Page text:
A recent report from UC on the scholarly publishing landscape. I haven't had a chance to read it yet but a quick read of the executive summary (see below for an excerpt from the press release) seems to say that academics will go forward (or not) at their own pace, thank you very much. One statement suggests that the new "tech-savvy" grad students and post-grads are making no more use of new technologies for scholarly publishing than their older colleagues. Duh. How else are they going to get tenure? This is evidence of nothing but the same problem that vexes universities from all angles, whether online learning, open data or scholarship - the status quo suits those in the system just fine.
The final report brings together the responses of 160 interviewees across 45, mostly elite, research institutions in seven selected academic fields: archaeology, astrophysics, biology, economics, history, music, and political science. Our premise has always been that disciplinary conventions matter and that social realities (and individual personality) will dictate how new practices, including those under the rubric of Web 2.0 or cyberinfrastructure, are adopted by scholars. That is, the academic values embodied in disciplinary cultures, as well as the interests of individual players, have to be considered when envisioning new schemata for the communication of scholarship at its various stages.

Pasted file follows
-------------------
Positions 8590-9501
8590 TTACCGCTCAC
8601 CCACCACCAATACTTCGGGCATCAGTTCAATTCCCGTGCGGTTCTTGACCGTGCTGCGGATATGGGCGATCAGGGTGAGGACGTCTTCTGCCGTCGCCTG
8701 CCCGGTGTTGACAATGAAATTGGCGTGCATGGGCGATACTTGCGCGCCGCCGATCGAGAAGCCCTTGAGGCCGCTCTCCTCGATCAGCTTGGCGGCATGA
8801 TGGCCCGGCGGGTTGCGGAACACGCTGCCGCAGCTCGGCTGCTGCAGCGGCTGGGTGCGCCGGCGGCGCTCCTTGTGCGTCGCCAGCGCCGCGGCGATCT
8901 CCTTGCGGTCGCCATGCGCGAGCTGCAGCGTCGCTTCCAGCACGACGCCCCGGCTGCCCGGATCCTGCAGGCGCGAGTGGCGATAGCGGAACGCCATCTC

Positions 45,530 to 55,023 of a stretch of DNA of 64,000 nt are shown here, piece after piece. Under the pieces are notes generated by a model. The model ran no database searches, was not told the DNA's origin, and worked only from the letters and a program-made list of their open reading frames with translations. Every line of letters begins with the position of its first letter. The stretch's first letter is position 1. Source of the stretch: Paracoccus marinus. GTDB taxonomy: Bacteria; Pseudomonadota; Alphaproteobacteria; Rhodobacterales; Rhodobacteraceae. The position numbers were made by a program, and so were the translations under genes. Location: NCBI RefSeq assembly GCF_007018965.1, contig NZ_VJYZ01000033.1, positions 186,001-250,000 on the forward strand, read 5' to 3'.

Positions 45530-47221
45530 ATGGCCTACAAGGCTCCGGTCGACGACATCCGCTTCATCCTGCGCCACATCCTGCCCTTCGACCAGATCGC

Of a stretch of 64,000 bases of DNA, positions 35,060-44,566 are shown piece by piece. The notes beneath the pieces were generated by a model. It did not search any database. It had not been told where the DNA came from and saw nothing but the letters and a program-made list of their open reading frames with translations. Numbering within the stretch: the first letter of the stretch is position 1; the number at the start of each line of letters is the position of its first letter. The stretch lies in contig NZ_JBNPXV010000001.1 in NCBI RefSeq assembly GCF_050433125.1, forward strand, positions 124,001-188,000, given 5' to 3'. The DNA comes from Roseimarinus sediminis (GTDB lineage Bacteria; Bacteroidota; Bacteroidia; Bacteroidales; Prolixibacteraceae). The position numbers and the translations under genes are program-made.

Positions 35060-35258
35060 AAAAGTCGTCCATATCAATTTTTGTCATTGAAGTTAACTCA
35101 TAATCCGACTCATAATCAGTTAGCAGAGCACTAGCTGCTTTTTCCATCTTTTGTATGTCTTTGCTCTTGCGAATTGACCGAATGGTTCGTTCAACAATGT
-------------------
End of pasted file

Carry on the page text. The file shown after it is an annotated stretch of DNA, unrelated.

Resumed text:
P.S. Note the BePress engine for the report.